2. Setting Up a Learning Place in the house and Do Learning Together – It is important that children feel they have an allocated space in the house where they can concentrate and focus on learning. It does not have to be a big space and can even be a shared space. It is more about how we use this space and what we do when we are learning. Setting up some ground rules for this will also be helpful. With a schedule, allocate time to learning in short and fruitful bursts, it is more about the quality and the positive experience of learning rather the quantity and speed at which we do these learning tasks. When you are noticing that learning is no longer fruitful, have a short break, a snack, a glass of water, some movement breaks. Family learning can be rich as we can all learn together and share understanding, problem-solving and information.
  3. Cooking Together – Cooking is great as it also includes literacy and numeracy tasks such as reading recipe or counting and measuring ingredients. Involving children in cooking can be fun and full of joy as they are involved in producing a tangible product at the end. You can also ask the children to finish off the cookies, cake, etc. by decorating them, lots of time can be spent on this.
  4. Puzzle, Lego, Visual-Spatial Activities – These activities tend to be calming as the brain focuses on putting things together rather than verbal or emotional demanding tasks. Offering these activities in the house will be of benefit to everyone as it will help all involved to be grounded and calm. You can leave a puzzle out of the kitchen table, put a table clothe over it and take it off when you are wanting to complete the puzzle. Lego are also such as great activity to do together.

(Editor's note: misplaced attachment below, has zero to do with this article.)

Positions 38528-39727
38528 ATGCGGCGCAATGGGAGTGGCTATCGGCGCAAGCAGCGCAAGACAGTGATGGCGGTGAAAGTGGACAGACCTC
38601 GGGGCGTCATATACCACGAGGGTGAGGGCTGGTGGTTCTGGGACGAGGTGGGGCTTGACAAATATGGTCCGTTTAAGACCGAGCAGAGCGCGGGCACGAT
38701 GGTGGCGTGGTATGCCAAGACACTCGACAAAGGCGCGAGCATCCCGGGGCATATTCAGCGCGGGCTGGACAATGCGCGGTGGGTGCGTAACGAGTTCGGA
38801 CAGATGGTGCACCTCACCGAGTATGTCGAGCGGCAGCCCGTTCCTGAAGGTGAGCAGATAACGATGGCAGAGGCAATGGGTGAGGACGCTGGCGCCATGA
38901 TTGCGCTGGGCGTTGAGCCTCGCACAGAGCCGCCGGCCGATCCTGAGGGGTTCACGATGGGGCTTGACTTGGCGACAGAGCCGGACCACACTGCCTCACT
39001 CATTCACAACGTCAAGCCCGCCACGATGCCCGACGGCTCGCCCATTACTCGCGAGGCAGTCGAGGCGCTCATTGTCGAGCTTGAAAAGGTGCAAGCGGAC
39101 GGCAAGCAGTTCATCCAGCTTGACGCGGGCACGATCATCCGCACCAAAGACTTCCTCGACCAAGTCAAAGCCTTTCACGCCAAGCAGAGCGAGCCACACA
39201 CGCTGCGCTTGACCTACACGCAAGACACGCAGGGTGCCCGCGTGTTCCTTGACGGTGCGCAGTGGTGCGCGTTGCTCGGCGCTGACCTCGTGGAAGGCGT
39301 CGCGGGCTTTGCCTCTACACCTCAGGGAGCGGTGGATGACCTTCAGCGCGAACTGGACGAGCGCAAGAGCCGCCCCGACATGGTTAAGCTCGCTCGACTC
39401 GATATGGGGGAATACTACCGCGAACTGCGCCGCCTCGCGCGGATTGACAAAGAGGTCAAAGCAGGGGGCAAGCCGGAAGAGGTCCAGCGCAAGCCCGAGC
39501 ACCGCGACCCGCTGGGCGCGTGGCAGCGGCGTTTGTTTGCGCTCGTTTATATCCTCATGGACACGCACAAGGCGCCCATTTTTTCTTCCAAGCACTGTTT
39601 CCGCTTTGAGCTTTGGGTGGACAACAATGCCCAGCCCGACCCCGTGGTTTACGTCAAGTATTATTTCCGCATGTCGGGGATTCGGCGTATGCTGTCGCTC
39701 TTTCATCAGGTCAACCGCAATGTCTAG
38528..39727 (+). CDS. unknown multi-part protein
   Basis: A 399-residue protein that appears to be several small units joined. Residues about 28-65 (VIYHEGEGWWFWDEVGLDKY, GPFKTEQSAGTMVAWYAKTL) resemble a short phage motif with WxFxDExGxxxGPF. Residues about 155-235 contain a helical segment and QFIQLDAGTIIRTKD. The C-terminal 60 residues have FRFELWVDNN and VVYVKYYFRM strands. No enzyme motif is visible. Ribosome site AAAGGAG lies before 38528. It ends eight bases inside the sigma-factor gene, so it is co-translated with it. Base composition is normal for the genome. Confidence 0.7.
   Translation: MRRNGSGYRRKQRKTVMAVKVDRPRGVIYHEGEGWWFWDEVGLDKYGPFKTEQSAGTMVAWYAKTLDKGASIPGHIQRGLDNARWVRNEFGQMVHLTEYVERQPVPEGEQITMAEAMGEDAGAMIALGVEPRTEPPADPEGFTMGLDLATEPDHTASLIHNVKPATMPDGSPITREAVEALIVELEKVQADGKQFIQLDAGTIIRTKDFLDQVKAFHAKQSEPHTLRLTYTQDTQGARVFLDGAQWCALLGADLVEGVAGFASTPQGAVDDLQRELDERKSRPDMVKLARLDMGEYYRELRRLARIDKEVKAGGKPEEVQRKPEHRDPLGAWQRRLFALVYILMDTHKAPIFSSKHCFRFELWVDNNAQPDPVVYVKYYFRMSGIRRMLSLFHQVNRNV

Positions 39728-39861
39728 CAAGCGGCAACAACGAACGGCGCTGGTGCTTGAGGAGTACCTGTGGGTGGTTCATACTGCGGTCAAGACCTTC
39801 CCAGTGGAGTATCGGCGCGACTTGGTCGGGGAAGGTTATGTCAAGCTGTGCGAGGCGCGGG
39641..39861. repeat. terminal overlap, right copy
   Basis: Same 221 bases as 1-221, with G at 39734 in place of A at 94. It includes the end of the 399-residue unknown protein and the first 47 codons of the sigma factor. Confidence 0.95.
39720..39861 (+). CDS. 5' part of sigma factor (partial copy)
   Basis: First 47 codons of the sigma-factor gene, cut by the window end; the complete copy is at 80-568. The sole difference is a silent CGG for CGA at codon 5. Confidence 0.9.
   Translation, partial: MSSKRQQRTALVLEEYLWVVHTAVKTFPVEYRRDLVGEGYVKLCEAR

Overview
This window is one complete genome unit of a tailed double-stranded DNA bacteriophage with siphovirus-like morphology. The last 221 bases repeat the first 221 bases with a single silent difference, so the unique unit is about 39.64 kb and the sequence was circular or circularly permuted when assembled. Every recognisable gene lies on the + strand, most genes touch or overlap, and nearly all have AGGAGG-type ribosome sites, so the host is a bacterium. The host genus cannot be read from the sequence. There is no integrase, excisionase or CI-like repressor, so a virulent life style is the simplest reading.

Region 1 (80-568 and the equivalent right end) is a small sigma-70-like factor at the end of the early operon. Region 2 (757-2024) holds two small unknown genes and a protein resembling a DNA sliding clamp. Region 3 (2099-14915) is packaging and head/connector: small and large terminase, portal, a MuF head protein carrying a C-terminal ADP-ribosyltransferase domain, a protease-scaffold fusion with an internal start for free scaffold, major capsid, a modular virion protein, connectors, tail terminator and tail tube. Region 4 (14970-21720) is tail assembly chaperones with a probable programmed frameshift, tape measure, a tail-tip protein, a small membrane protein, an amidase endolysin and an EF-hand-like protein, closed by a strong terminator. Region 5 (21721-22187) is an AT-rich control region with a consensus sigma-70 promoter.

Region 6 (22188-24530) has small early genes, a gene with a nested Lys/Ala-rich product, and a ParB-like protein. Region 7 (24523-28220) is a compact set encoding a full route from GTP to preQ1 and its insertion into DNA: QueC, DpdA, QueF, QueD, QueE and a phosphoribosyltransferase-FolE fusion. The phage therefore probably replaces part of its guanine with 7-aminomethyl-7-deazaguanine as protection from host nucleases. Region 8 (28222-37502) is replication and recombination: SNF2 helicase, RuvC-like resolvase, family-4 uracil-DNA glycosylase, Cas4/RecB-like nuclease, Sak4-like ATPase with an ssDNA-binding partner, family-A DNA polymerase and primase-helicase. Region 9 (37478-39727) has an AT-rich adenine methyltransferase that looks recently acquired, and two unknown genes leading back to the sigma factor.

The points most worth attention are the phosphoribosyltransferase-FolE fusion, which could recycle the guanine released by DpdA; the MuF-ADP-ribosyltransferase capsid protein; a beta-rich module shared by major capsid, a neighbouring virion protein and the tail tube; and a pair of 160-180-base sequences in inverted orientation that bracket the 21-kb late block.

5. Setting Up a Fun Project – It is important to vary activities, like a carousel. We start with one and move on to the next. When activities are designed to promote different areas of development, children will find this more engaging than if it is tapping in the same type of skills so it is important to also have something creative, a fun project you will enjoy doing together. A fun project could be: making a scrapbook of different drawings, paintings, making characters out of modelling clay, picking up leaves from the garden and finding the name of the tree online, taking photographs of wildlife in the garden such as birds, animals, painting rocks with emojis on them, drawing a cartoon strip or writing a collection of short stories, inventing characters and drawing these, so many things that can be done. Some children may like the challenge of a research project in addition to work set by the school.
  6. Starting a Collection, Playing Board Games – As a child, I remember having an extensive stamp collection. We used to spend hours looking at the stamps. What about a stones, leaves, seashells collection or other collections. Board games are also a go too. Lots of literacy, numeracy and oral expression skills toe be developed with these games. Scrabble, Boggle, Scattegories are great for building literacy skills. You can make your own snake and ladder game using templates on the web.